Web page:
Coyote Creek-Metals TMDL


Coyote Creek drains a watershed of 165 square miles, 85.5 square miles of which lie in north Orange County, with the remainder in Los Angeles County. The upper watershed contains some open space, most of which is used for oil production. However, most of the watershed is highly urbanized with a mixture of residential, commercial, and industrial development. Coyote Creek flows along the border between Orange and Los Angeles counties and finally flows into the San Gabriel River just above its tidal prism.


The Los Angeles Regional Water Quality Control Board (LARWQCB) found that metals loads in the San Gabriel River watershed, including Coyote Creek, may be harmful to aquatic life and impair the water supply. The LARWQCB Staff Report did not indicate any dry weather impairments in Coyote Creek. However, analysis of storm samples collected by the Los Angeles County Department of Public Works indicated too many exceedances of the copper, lead, and zinc chronic criteria from the California Toxics Rule.

Consequently, the LARWQCB adopted the San Gabriel River and Impaired Tributaries Metals and Selenium TMDL on July 13, 2006. These include wet weather TMDLs for copper, lead, and zinc in Coyote Creek. No dry weather TMDLs were adopted for the creek.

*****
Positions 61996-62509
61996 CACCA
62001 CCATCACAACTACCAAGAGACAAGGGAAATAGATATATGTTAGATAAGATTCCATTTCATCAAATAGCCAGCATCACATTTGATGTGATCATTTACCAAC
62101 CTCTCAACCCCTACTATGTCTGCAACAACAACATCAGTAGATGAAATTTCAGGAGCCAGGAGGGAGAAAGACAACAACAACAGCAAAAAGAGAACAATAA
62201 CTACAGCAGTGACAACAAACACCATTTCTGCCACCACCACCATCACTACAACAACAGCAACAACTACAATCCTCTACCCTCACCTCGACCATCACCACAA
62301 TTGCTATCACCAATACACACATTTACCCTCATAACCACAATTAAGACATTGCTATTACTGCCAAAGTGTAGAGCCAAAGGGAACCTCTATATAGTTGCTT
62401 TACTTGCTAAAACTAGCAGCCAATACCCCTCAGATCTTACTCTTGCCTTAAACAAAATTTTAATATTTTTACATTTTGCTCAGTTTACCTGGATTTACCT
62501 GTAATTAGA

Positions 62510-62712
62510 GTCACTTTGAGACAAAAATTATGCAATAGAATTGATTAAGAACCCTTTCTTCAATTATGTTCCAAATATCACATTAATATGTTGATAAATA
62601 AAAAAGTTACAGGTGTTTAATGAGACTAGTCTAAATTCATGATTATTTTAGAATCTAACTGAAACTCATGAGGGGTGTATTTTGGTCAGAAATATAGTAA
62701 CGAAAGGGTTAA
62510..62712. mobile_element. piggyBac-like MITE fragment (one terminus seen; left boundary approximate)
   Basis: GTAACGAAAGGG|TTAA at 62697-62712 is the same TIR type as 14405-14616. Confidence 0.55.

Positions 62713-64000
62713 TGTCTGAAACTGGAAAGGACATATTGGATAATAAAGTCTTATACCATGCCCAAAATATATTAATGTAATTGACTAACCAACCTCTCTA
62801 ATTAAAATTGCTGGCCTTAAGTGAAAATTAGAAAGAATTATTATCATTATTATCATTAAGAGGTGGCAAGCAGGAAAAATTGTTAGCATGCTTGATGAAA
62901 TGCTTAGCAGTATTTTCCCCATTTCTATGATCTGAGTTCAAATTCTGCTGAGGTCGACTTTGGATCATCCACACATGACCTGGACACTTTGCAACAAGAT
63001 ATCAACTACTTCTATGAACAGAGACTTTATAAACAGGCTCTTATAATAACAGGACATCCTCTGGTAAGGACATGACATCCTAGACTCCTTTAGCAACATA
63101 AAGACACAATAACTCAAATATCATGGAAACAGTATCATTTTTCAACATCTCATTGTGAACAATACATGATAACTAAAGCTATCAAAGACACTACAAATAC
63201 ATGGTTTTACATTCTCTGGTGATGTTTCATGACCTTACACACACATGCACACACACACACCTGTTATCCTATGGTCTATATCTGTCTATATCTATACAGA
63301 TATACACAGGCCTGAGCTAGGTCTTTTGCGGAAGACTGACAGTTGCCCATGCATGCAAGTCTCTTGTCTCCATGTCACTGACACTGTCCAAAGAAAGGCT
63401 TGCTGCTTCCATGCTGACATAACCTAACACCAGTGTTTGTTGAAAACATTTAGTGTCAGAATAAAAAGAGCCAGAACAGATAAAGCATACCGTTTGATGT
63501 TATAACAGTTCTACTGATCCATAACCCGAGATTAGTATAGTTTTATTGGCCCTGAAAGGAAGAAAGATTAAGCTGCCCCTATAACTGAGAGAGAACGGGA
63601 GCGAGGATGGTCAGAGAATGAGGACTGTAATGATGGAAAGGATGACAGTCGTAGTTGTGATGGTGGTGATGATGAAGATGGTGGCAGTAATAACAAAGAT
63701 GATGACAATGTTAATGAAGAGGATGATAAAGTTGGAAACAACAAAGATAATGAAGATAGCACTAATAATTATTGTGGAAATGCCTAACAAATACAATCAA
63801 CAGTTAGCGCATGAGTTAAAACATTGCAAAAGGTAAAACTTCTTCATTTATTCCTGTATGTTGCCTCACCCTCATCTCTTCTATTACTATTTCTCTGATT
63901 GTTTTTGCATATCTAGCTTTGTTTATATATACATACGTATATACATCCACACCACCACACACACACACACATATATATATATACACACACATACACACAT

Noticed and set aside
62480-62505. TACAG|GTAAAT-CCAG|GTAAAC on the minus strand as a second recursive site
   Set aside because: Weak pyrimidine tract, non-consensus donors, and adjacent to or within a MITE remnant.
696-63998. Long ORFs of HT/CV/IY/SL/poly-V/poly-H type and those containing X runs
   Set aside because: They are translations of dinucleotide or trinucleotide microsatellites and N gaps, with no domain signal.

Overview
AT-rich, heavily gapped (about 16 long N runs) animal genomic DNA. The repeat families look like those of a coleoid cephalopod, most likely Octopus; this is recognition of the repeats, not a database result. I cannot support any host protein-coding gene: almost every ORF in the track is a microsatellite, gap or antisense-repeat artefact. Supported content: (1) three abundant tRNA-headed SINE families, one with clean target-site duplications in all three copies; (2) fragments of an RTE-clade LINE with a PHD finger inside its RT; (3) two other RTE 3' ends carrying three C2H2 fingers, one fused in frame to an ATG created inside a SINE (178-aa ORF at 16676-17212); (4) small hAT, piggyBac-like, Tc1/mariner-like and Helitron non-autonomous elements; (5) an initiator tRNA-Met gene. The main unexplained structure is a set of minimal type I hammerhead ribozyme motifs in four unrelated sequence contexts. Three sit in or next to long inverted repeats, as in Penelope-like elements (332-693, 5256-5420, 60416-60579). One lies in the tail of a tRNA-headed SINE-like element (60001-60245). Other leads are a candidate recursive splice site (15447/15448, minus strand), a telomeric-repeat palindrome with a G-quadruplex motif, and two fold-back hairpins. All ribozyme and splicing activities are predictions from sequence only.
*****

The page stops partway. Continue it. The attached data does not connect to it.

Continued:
However, the Orange County Stormwater National Pollutant Discharge Elimination System Permit is issued by the Santa Ana Regional Water Quality Control Board (SARWQCB). Although the SARWQCB has not adopted TMDLs for Coyote Creek, it deferred to the LARWQCB and incorporated requirements in the Stormwater Permit to reduce the load of copper, lead, and zinc in Coyote Creek.

At this time, the County of Orange and watershed cities are developing a work plan to reduce metals loads in Coyote Creek, as required by the Stormwater Permit, until a full implementation plan can be developed.